Four of Ought’s Favorite Books


We asked Ought to answer a simple question around the release of their debut album More Than Any Other Day: if you started a book club tomorrow, what would the first round of required reading be? They responded with a healthy range of material, from a fantastical story collection to a graphic novel that hit particularly close to home…


1. Kelly Link, Magic For Beginners
These are stories with dream logic, with a patience we’ve lost. This is fiction a la Krautrock, with the dark humor of Roald Dahl and the broader-than-human eye of 100 Years of Solitude. Like a Zelda game, where you open things (dare I say… pages?) with equal parts excitement and apprehension. Also, truly the most 0-100 book I’ve ever read, being equally excellent for people of most any age. But instead of sitting there, blipping and staring at the boss-level creature, Link slowly passes incredible oddities to you, as if she’s reaching into bag that has no bottom. (Spoiler alert.) Though, as she normally gets shelved in Young Adult, I’m hesitant to talk about Zelda with someone I would honestly put closer to David Lynch. Plus, she self-published and released her book as a free PDF in conjunction with the physical printing. A Good Book. —Tim Beeler


2. Michelle Alexander,The New Jim Crow
I sadly haven’t gotten around to much fiction lately, so it’ll probably be an outlier here, but Michelle Alexander’s The New Jim Crow would be on my book club list. It’s incredibly smart and written in very readable prose. No jargon-for-jargon-sake and lots of brutal yet insightful documentation and commentary on the criminal justice system in the United States in the post-Jim Crow era. The book is explicit in its content and aim, which is in essence that racism is and has been a driving force behind the rapid growth in the use of imprisonment as a means of justice, and that the abolition of prison would be an essential part of having a more free and just society. It’s very engaging, and there’s a lot to think about here for people coming to it from different places. —Matt May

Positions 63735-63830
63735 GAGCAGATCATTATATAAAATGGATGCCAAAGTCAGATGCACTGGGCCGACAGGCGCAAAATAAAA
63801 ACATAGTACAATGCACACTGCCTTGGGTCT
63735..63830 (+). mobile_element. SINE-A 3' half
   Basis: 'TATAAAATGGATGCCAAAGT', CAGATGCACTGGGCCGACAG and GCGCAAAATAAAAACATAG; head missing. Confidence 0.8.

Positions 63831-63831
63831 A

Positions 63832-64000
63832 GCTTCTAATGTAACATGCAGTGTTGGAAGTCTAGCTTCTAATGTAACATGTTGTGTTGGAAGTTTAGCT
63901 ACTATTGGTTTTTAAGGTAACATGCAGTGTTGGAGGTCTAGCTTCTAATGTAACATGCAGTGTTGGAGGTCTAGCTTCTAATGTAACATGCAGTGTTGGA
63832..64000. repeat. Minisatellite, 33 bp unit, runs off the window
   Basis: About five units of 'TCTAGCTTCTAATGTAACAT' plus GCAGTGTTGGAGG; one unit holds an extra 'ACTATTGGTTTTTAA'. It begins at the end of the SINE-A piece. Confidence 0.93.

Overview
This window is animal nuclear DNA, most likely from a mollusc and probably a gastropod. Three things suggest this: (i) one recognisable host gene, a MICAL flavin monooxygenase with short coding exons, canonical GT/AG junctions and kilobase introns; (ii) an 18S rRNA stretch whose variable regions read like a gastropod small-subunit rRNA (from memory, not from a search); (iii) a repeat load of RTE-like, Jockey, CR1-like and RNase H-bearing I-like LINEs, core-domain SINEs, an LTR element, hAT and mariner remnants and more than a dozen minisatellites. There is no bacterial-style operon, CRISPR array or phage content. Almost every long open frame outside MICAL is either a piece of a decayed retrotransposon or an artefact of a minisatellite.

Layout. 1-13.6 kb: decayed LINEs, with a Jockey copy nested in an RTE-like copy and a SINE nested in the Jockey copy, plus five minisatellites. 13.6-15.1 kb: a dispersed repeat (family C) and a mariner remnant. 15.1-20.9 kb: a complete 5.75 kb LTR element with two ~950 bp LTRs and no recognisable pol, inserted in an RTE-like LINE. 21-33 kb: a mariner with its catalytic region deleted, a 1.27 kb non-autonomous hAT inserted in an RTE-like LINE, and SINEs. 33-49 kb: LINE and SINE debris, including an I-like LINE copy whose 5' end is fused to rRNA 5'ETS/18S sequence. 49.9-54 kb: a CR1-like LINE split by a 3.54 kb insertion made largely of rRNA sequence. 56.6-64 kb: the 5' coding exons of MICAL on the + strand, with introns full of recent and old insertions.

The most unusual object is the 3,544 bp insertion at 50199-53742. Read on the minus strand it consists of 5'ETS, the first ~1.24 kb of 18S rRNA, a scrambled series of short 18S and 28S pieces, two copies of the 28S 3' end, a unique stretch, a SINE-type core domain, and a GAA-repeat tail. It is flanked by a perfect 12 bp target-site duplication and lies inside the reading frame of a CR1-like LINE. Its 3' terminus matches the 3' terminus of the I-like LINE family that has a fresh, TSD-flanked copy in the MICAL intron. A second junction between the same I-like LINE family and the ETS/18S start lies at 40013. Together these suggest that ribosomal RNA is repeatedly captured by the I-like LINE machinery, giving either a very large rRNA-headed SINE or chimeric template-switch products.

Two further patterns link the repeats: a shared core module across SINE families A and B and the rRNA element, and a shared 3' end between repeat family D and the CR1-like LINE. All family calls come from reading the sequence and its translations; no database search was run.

3. Ferenc Karinthy, Metropole
I came across Metropole during the days I would walk through every shelf-alley in my city library trying to find my next book. The author was a Hungarian water polo champion with a PhD in linguistics. The lesson is to never fall asleep on a flight to Helsinki. The main character, a linguist named Budai, winds up in a massive city where he cannot understand or identify any of the languages spoken. As he tries desperately to navigate the city in order to find his way home, readers begin to learn that he has arrived in this unknowable city during a pivotal moment in its history. Seems to me to be enough of a premise for anyone to want to pick it up. I have an obsession with art that explores the grime and shadow of urban environments so this work was an obvious choice for me. —Ben Stidworthy


4. Alison Bechdel, Fun Home
While I feel a little sophomoric including a book I read for class, Alison Bechdel’s Fun Home hit me far deeper than I normally expect from prescriptive reading. An autobiographical graphic novel, it details Bechdel’s upbringing in the family funeral home her father ran. Suffering the abuses of her deeply repressed father while emphatically grappling with her own queer identity, the novel gives really, really personal insight into the anxiety of identification—how fucking scary it can be to be anything at all.

I found this book’s depiction of family life personally difficult; although much less dramatic than Bechdel’s, there are some parallels in my experience. There’s this reoccurring self-inflicted violence of transforming transgressive desires into conventional work ethic as if that will somehow steamroll them, and the way that an inability to look at oneself honestly can manifest as a repressive and scary family dynamic, etc., etc. I read it like I was sharing a secret. —Tim Keen

Ought tour dates:
10/15 Philadelphia, PA – Johnny Brenda’s
10/16 Washington, DC – DC9
10/18 Princeton, NJ – Terrace Club
10/19 Purchase, NY – The Stood at SUNY Purchase

The previous feature was taken from our quarterly tablet magazine. Download it for free via our iPad app or check out more stories in our online archive.

And now, some more Ought material, including an exclusive mixtape that’s explained here and an excerpt from their upcoming EP